Ensuring No Child Left Inside

Up-armed with new key technologies, Gentex is making ‘holistic’ driver and cabin monitoring a core-brand hallmark.

Vehicle cabin view, looking backward from the Gentex rear-view mirror fitted with the new Guardian occupant-sensing tech. The system’s micro-vibration sensing has detected a child’s breathing in a 3rd-row seat.

A step-change in sensing precision is underway for vehicle interior applications, with increased capabilities spurred by new technology, customer interest in occupant safety and entertainment, and global regulations. Gentex is among those setting the pace in this fast-moving and hyper-competitive field, as it integrates its long experience in mirror-based opto-electronic systems and sensor fusion with the 2021 acquisition of Tel Aviv-based Guardian Optical Technologies and the 2020 purchase of Vaporsens.

Systems integration and micro-electronics expertise are enabling Gentex to engineer camera and laser-projection systems into the rear-view mirror module.

The Holland, Mich.-based Tier 1 uses the term “holistic driver and cabin monitoring” to describe the interconnection of the two main development thrusts. There is discrete driver monitoring, vital for SAE Levels 2 and 3 of driving automation, with a subset of features aimed at driver distraction, drowsiness, weariness, sudden sickness, etc. And there’s the ‘holistic’ approach encompassing full-cabin monitoring using wide-field-of-view (WFoV) imaging as well as sensing of tactile surfaces and air quality involving particulates and airborne chemicals.

“As we develop these new capabilities with Guardian and Vaporsens, our scalable approach is opening up opportunities in the cabin, both for AVs and conventional vehicles,” Neil Boehm, Gentex’s CTO, told SAE Media. He noted that while each OEM has different motivations for applying in-cabin monitoring, a new Euro NCAP [New Car Assessment Program] mandate has the industry’s attention. The ruling plans to add driver/occupant monitoring to Euro NCAP’s 5-Star safety rating, beginning 2022. And it factors in child-presence detection – a response by policymakers to heatstroke fatalities suffered by children left alone in vehicles.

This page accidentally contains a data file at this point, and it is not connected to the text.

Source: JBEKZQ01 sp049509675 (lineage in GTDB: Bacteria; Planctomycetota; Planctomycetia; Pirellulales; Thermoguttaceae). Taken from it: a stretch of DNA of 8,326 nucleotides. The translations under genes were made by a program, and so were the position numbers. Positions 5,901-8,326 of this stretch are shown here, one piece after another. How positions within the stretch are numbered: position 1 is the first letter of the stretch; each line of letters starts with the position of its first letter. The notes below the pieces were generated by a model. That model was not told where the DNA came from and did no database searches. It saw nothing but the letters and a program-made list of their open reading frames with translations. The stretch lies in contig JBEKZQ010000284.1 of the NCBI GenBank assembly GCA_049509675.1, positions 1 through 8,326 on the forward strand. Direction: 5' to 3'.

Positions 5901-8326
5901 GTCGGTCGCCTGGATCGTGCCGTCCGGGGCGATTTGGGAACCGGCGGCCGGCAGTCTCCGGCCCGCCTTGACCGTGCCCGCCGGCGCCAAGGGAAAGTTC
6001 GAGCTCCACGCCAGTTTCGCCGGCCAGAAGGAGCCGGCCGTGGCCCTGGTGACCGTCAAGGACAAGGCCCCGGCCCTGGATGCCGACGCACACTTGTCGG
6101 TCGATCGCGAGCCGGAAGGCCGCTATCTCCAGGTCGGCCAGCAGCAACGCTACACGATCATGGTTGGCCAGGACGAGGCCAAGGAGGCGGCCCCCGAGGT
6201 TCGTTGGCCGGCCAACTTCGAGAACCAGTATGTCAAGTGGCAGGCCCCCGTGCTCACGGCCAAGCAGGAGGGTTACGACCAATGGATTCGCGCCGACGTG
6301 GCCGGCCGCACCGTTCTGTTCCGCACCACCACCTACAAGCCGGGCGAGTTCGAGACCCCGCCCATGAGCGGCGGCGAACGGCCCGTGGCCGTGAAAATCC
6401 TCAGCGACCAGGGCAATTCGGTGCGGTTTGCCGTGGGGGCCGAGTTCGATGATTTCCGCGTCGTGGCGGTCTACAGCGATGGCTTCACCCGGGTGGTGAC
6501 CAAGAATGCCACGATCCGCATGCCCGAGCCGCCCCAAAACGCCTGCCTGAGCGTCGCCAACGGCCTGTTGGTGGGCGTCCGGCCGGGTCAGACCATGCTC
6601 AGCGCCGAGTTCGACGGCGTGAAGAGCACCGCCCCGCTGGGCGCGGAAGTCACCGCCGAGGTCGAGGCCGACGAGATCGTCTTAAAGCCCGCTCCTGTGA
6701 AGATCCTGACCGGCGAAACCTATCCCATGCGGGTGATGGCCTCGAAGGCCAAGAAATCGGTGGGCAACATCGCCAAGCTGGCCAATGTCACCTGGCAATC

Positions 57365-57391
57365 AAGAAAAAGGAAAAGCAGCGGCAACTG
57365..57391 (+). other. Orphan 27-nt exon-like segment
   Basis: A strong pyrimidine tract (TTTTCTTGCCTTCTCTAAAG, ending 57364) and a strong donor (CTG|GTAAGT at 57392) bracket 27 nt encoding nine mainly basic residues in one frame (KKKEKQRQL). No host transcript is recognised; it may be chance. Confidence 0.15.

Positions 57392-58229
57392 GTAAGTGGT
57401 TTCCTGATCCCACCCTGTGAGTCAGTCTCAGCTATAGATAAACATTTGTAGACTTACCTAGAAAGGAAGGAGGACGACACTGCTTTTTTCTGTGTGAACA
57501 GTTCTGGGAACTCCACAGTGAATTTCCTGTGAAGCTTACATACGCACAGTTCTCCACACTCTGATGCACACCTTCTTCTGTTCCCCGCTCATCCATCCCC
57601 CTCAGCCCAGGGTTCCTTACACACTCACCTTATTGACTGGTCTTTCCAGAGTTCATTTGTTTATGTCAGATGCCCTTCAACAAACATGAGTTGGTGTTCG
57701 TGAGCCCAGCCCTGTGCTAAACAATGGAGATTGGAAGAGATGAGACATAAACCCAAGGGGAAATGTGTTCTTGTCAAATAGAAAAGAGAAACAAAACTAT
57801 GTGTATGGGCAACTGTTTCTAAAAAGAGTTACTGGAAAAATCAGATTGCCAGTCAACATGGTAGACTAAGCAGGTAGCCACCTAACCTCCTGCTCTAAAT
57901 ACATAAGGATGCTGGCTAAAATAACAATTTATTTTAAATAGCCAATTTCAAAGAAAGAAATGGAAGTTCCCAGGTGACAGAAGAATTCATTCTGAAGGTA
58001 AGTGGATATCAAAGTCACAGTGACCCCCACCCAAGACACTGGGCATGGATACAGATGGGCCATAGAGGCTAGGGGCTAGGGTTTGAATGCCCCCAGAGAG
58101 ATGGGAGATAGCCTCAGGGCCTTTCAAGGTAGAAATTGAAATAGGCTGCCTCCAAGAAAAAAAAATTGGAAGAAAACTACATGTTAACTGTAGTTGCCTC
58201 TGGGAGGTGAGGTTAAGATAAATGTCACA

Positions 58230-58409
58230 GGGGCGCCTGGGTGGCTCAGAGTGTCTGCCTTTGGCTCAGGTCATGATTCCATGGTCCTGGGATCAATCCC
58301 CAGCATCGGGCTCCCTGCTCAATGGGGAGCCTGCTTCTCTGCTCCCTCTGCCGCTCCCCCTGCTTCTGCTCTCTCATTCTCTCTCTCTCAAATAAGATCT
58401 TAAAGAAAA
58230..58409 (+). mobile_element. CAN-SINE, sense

‘Fingerprinting’ the cabin

Gentex’s scalable approach is opening up in-cabin op- portunities for the Tier 1, both for AVs and conventional vehicles, said CTO Neil Boehm.

Tech veteran Boehm speaks proudly of what Guardian and Vaporsens have brought to the Gentex family, envisioning many potential use cases. Guardian was founded in 2015 to commercialize in-cabin monitoring systems and find solutions for fatalities and find solutions for hot-vehicle fatalities, through advanced occupant sensing and alerts. Its technology uses a high-resolution, IR-sensitive optical sensor that combines machine vision with micro-vibration and depth detection. The camera can detect movement as miniscule as one micron – a level of sensitivity that can pick up a baby’s breathing, a rate of change of breathing, and even its heartbeat, Boehm explained. Detecting that an impaired adult is about to pass out is also within the sensor’s capabilities.

“There is growing industry discussion about how to detect something in a vehicle seat, and is that something a person? If they’re covered up with blanket, you don’t get the visual features,” he noted. General Motors, Nissan and Hyundai have been early integrators of rear-seat occupant alert systems, using a variety of audio and visual reminders. Hyundai uses ultrasonic sensors mounted inside the headliners of two of its SUVs.